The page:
Tariquidar is well-tolerated with less observed systemic pharmacokinetic interaction than previous Pgp antagonists. Variable effects of tariquidar on retention of sestamibi in imageable lung cancers suggest that follow-up studies assessing tumor drug uptake in this patient population would be worthwhile.
P-glycoprotein; ABC transporter; drug resistance; sestamibi imaging; lung cancer
The discovery of the multidrug transporter P-glycoprotein (Pgp) over 35 years ago in drug resistant cells prompted several decades of work attempting to overcome drug resistance by inhibition of drug efflux. Despite convincing laboratory data showing that drug transport can be inhibited in vitro, efforts to translate this discovery to the clinic have not succeeded. Since overexpression of Pgp and related transporters including ABCG2 and members of the ABCC family have been linked with poor outcome, it remains a reasonable hypothesis that this poor outcome is linked to reduction of drug exposure by efflux, and thus to drug resistance. In this review, we will discuss the question of whether ABC transporters mediate drug resistance in cancer through a reduction in drug accumulation in tumors, and whether the “Pgp inhibition hypothesis” might be wrong. The hypothesis, which holds that increased chemotherapy effectiveness can be achieved by inhibiting Pgp-mediated drug efflux has only been validated in model systems. Possible explanations for the failure to validate this clinically include the existence of other modulators of drug accumulation and uptake in tumors. Despite these difficulties, a potential role has emerged for drug transporters as therapeutic targets in the central nervous system (CNS). Both lines of investigation point to the need for imaging agents to facilitate the study of drug accumulation in human cancer. This is a critical need for targeted therapies where an important dose-response relationship is likely to exist, and where drug resistance renders many of the novel targeted agents ineffective in a subset of patients.
ABC transporters; drug resistance; P-glycoprotein
ABCG2, or Breast Cancer Resistance Protein (BCRP), is an ABC transporter that has been the subject of intense study since its discovery a decade ago. With high normal tissue expression in the brain endothelium, gastrointestinal tract, and placenta, ABCG2 is believed to be important in protection from xenobiotics, regulating oral bioavailability, forming part of the blood-brain barrier, the blood-testis barrier, and the maternal-fetal barrier. Notably, ABCG2 is often expressed in stem cell populations, where it likely plays a role in xenobiotic protection. However, clues to its epigenetic regulation in various cell populations are only beginning to emerge. While ABCG2 overexpression has been demonstrated in cancer cells after in vitro drug treatment, endogenous ABCG2 expression in certain cancers is likely a reflection of the differentiated phenotype of the cell of origin and likely contributes to intrinsic drug resistance. Notably, research into the transporter’s role in cancer drug resistance and its development as a therapeutic target in cancer has lagged. Substrates and inhibitors of the transporter have been described, among them chemotherapy drugs, tyrosine kinase inhibitors, antivirals, HMG-CoA reductase inhibitors, carcinogens, and flavonoids. This broad range of substrates complements the efficiency of ABCG2 as a transporter in laboratory studies and suggests that, while there are redundant mechanisms of xenobiotic protection, the protein is important in normal physiology. Indeed, emerging studies in pharmacology and toxicology assessing polymorphic variants in man, in combination with murine knockout models have confirmed its dynamic role. Work in pharmacology may eventually lead us to a greater understanding of the physiologic role of ABCG2.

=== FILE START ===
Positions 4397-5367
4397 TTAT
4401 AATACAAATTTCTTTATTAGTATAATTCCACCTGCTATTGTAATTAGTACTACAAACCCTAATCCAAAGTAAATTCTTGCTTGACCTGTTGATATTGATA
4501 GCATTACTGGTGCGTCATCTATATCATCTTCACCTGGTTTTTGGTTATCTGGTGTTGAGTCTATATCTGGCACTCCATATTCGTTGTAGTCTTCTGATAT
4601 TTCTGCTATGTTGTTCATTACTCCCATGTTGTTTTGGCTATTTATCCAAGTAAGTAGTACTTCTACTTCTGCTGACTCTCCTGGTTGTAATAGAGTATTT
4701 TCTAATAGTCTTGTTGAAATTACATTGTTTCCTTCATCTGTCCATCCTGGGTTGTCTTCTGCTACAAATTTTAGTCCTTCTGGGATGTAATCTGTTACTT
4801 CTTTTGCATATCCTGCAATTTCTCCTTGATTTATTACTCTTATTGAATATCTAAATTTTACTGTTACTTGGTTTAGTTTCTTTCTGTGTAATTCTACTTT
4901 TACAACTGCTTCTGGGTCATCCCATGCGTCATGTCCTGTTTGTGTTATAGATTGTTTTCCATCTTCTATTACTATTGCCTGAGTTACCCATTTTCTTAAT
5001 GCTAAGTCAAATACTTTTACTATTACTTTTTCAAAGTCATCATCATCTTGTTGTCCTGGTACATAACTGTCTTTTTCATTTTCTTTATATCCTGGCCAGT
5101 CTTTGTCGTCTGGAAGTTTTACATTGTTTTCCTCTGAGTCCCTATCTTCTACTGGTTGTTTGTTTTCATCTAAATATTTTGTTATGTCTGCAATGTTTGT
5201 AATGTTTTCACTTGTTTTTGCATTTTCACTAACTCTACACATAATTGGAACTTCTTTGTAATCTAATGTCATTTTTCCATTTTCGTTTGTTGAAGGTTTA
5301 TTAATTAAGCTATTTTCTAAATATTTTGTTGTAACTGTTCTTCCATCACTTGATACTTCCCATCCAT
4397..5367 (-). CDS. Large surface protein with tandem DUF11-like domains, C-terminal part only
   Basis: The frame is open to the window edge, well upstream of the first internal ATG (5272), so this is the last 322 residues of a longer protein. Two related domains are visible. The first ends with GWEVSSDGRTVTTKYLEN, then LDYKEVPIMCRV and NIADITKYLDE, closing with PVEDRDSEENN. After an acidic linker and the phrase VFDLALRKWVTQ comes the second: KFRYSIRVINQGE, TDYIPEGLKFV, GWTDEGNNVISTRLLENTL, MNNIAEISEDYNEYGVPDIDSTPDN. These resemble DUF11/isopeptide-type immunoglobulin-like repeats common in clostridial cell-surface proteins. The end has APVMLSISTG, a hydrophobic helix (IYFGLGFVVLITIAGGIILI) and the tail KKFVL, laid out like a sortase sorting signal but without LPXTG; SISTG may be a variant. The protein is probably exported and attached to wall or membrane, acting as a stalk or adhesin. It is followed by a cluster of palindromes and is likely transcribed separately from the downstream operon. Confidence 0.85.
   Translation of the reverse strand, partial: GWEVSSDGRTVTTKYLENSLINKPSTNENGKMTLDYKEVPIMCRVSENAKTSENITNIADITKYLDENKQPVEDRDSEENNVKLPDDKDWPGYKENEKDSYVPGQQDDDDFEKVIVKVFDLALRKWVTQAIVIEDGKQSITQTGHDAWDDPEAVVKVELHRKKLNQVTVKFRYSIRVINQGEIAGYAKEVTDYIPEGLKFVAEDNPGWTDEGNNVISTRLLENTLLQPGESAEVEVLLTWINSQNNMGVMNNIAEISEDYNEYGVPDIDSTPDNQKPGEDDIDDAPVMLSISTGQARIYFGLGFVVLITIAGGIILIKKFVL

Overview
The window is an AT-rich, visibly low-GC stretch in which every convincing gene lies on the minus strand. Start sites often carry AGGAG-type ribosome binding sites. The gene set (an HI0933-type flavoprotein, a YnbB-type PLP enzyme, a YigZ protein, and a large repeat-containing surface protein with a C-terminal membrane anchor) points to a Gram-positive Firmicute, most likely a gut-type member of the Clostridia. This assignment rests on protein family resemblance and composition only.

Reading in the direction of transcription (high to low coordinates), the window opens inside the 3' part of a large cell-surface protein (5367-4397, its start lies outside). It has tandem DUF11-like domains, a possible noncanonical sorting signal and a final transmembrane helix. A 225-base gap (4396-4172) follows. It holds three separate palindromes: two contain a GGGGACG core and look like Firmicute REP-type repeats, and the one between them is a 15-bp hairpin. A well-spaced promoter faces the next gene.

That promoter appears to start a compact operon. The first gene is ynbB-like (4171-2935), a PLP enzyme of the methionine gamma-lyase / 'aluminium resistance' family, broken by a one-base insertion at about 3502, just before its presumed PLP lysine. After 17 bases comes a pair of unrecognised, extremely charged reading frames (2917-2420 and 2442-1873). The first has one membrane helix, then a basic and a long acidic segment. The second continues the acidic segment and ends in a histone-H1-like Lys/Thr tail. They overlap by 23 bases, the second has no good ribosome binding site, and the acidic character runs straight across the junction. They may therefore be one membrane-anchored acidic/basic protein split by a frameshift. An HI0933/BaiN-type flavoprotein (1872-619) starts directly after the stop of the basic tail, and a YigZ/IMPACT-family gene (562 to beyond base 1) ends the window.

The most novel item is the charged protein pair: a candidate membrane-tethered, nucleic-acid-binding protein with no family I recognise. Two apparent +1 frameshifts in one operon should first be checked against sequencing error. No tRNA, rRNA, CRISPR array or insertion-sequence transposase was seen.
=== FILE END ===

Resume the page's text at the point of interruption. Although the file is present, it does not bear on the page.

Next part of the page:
ABCG2; BCRP; drug-resistance; ABC transporter; chemotherapy; pharmacology
Since romidepsin has shown promise in the treatment of T-cell lymphomas, we evaluated molecular endpoints gathered from 61 patients enrolled on a phase II trial of romidepsin in cutaneous and peripheral T-cell lymphoma at the National Institutes of Health. The endpoints included histone H3 acetylation and ABCB1 gene expression in peripheral blood mononuclear cells (PBMCs); ABCB1 gene expression in tumor biopsy samples; and blood fetal hemoglobin levels (HbF), all of which were increased following romidepsin treatment. The fold increase in histone acetylation in PBMCs at 24 h was weakly to moderately well correlated with the pharmacokinetic parameters Cmax and AUClast (ρ =0.37, p=0.03 and ρ =0.36, p=0.03 respectively) and inversely associated with clearance (ρ =−0.44; p=0.03). Histone acetylation in PBMCs at 24 h was associated with response (p = 0.026) as was the increase in fetal hemoglobin (p = 0.014); this latter association may be due to the longer on-study duration for patients with disease response. Together, these results suggest that pharmacokinetics may be an important determinant of response to HDIs – the association with histone acetylation in PBMCs at 24 h is consistent with a hypothesis that potent HDIs are needed for a critical threshold of drug exposure and durable activity.